- An online public access catalog (OPAC) for end-user search and navigation.
- Various ways of communicating with librarians and users by posting questions, chatting online, phoning, going to the physical library’s “genius bar,” etc.
- The ability of a computer program to pose a query through an open, well-documented Application Programming Interface (API) to find items based on subject classification, standard metadata (subject, author, year, etc.), popularity or other usage indicators, etc. This will spur the development of innovative applications.
- Clustering of works by semantic relationships, by recommendations (“people who like this…”), etc.
The data library platforms offer should also include lots of nontraditional data. The aim, after all, is to make openly available everything that libraries know, and libraries know a lot more than the combined content of the items in their collection. They know what librarians know. They know what cataloguers know. They know what their users know. And they know a huge amount about the social life of their works (to borrow a phrase from John Seely Brown and Paul Duguid). For example, by looking at usage data, libraries can see patterns of connection and value: this book is related to that article, and this set of works seems to have helped people asking this sort of question. This usage data is a deep resource, both within a community and across divergent populations.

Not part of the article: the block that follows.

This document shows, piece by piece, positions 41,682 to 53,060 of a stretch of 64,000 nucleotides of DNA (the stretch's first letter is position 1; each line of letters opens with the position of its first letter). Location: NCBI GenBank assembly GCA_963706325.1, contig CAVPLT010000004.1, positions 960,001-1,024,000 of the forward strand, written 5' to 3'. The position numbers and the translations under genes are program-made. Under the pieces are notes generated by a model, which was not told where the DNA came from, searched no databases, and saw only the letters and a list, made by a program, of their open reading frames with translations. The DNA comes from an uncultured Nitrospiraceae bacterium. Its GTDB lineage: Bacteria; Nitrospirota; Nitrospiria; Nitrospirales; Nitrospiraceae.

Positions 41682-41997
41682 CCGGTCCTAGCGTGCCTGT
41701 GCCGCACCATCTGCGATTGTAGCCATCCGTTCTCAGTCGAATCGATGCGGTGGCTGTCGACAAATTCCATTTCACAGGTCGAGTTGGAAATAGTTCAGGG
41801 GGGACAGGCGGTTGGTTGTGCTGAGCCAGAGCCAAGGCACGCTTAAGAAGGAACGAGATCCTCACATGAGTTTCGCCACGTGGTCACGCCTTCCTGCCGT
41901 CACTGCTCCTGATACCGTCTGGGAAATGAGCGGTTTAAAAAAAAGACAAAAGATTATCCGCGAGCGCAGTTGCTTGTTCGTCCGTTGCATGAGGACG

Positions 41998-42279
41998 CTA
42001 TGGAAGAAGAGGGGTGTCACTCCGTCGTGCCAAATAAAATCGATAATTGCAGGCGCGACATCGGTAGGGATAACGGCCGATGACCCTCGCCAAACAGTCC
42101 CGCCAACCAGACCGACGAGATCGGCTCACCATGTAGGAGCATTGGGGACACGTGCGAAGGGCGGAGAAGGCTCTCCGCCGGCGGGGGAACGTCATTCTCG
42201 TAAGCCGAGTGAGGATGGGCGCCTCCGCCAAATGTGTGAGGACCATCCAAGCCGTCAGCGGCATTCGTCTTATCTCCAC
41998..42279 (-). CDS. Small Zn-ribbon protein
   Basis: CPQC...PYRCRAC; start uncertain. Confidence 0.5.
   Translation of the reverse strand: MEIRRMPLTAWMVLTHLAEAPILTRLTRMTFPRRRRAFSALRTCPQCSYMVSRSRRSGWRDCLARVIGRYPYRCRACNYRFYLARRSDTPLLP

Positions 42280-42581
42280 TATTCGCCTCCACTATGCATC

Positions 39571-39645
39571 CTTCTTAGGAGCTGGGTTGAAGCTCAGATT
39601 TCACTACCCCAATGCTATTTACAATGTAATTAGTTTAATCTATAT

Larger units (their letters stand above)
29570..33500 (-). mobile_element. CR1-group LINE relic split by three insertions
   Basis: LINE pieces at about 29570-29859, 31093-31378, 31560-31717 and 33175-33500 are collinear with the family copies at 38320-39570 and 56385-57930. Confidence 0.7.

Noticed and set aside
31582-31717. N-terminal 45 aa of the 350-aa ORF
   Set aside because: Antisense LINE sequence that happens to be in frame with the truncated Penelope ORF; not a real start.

But, if a library platform is going to provide the full measure of its value, it is going to have to weigh the value of this resource against the relative value of its users’ privacy. This is a discussion libraries need to have with their users, especially since increasingly many of the users don’t care all that much about the privacy their libraries are protecting; thinking of libraries as platforms can help to frame the discussion by making apparent some of the benefits against which the risks should be weighed.